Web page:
The worst thing you can do to a likeable, modest and successful South African cricketer is to compare him to Kevin Pietersen. So a huge, unreserved apology must go to Titans left arm spinner Paul Harris because…I am about to liken him to the former KZN off-spinner now playing as a batsman for England.
Apart from their ability on the field, the two men have very little in common. ‘Harry’ does not shout his mouth off, does not indulge in bling fashion accessories or rent-a-model girlfriends and, above all else, the last thing he would do is slag off the country of his birth.
Harris has wanted to play cricket for South Africa since he was a little boy and he still does, just as much as he ever did. But there comes a point in everybody’s life, sportsman or not, when you finally have to give up on your dreams in favour of something more practical and attainable.
One of the saddest sights in sport is the 35-year-old golfer/cricketer still chasing the pot of gold at the end of the rainbow while the best years of his life and a series of failed relationships float away in the wake of his pathetic existence. Give it up – it’s not going to happen for you. Get a job – anything.
Alright, that’s very dramatic and of course, it doesn’t always happen like that. Sometimes sportsmen with a dream realise they aren’t going to be good enough almost immediately and are able to change their life course without so much as blinking. Others genuinely play the game for the love of it, despite being professional, and are happy to scrape together a modest living without the complications of a driving ambition to be the best and to represent your country.
Then, there is another kind of sportsman who has to give up on his dreams – the Paul Harris kind of sportsman who has always believed that honesty, hard work, talent and good results would be enough to rise to the top. Apparently not.
When he was a young kid in Cape Town he was told he’d better leave because playing in the shadow of Claude Henderson at Western Province would hinder his career. So he listened and, bravely, headed up north to Centurion.
For season after season he’d try to make the best of limited opportunities – often on green wickets that favoured the seamers – and he improved all the time, year after year. But year after year he was ignored by the national selectors.
Then, last season, he really showed them. Claiming 49 wickets in the Supersport Series at an average of 21.48 was the best first-class performance by a spinner in South Africa since the days of Hugh Tayfield in the 1950s. But last week, when the squad to tour Sri Lanka in August was announced, the name ‘Harris’ was nowhere to be seen. Neither is he on the ‘Emerging Players’ tour to Australia next month. Paul Harris, it seems, is nowhere.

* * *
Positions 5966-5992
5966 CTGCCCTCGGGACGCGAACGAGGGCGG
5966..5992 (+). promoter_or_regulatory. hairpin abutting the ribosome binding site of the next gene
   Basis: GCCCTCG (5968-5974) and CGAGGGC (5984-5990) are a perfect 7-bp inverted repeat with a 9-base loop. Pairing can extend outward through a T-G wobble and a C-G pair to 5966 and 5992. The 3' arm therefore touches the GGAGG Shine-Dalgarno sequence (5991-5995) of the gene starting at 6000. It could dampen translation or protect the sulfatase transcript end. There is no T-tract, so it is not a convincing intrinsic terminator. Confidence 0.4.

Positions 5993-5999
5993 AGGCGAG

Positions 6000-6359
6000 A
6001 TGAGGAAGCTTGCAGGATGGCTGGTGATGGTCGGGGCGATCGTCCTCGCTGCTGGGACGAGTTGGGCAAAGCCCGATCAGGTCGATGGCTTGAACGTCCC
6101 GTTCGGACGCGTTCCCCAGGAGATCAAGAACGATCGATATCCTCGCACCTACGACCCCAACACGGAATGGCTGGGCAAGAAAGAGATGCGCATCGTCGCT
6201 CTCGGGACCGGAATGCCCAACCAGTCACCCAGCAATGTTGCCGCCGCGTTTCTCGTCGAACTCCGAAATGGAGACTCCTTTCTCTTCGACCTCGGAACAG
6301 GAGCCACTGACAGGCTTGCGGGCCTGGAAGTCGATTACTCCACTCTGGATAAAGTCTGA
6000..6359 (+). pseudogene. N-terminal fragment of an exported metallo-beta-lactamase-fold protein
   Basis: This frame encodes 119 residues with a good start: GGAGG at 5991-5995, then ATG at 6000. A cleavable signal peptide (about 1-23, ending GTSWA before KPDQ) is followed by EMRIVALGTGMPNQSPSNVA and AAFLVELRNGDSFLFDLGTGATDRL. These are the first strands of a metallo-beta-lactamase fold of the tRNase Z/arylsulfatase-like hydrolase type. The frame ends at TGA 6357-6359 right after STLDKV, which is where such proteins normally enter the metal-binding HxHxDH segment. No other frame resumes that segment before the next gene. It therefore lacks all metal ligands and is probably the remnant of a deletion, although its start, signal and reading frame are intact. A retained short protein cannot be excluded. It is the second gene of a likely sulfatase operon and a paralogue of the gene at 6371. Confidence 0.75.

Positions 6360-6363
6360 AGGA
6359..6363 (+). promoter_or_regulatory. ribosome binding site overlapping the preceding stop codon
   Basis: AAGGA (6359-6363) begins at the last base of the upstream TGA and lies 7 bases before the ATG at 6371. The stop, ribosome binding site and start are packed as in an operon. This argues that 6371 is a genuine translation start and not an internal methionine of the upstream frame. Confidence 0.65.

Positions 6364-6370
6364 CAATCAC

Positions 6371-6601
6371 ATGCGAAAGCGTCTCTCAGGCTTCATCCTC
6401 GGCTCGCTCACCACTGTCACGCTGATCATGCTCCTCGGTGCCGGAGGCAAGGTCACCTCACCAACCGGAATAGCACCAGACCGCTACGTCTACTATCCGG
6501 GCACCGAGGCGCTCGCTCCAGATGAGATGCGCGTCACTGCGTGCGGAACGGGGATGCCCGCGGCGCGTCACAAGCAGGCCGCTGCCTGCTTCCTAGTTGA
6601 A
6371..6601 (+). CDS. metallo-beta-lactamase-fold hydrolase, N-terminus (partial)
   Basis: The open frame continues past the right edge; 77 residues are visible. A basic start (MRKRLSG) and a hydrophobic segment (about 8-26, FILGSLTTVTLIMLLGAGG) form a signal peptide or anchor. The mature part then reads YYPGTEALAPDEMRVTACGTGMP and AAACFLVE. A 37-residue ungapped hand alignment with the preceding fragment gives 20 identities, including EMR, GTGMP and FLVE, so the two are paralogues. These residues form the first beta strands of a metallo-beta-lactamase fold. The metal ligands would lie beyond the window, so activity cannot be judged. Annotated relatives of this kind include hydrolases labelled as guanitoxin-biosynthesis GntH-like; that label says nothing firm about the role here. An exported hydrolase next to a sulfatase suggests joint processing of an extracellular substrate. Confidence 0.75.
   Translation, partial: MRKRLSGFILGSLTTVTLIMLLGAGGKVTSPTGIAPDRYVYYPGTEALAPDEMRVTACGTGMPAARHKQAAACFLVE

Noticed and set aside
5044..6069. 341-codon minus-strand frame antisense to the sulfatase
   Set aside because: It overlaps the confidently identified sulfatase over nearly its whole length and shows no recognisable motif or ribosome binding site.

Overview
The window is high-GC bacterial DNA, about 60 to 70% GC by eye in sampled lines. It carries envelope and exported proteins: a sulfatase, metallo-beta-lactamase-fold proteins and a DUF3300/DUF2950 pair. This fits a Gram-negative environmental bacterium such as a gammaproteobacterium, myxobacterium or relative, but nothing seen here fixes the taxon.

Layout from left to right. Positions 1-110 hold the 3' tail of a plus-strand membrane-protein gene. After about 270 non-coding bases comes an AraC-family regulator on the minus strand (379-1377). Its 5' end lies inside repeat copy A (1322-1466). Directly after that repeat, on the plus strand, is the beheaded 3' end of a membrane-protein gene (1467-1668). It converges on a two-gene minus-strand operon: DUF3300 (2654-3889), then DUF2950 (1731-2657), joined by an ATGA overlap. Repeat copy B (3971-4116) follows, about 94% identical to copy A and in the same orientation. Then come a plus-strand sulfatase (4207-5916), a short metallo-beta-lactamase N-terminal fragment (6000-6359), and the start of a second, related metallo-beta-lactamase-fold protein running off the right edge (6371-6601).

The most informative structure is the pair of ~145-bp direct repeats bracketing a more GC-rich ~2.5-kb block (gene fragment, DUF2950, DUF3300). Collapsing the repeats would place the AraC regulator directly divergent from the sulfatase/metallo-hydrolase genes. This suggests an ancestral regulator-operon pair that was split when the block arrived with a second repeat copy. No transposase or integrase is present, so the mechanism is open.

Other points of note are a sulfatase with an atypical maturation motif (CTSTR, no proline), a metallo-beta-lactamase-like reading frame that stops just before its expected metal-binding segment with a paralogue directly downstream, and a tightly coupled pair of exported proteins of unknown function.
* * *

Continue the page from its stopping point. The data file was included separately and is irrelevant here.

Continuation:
Time to give up on the dream? Maybe.
That English county with the strong South African ties, Warwickshire (McMillan, Donald, Pollock etc) have invited Harris for a trial this week with a view to offering him a contract. Not just any contract, mind you, but a Kolpak contract which would make him unavailable for national selection. And Harris will seriously consider it. Not that he wants to abandon his country. But if you feel you’ve done everything you can to make your dreams come true, and they still haven’t happened, then perhaps the time is right to change your focus. Like Henderson, Dale Benkenstein, HD Ackerman, Charl Willoughby, Lance Klusener etc, Harris could make a good living in England. It’s not what he would have chosen, but it makes sense.
“I am going to Warwickshire on Thursday for a trial,” Harris said this week. “If anything comes of it then I will have a big decision to make. It would mean me giving up my right to play for South Africa and that would be a big decision to make,” he said from England where he is playing for Fleetwood in the Lancashire League. “I haven’t had the best of luck with the national selectors so far. I was passed over for the Sri Lanka tour which didn’t exactly fill me with confidence.”
And the worst part about the story is this: so far, Harris has had exactly NO communication from anyone in higher authority at Cricket South Africa or the United Cricket Board. No “We’ve got our eye on you, keep going” or “We want you to take 50 wickets in a season “or “We want you to improve your batting.” Nothing.
So I’m ending this column with a plea to selection convenor Haroon Lorgat and CSA chief executive Gerald Majola.
PLEASE could one of you call Paul Harris and tell him where he stands. PLEASE don’t let him just walk away, as Henderson did. He doesn’t even want to go!
I have his mobile number if you need it.
Questions? Comments? Suggestions? Feel free to get in touch.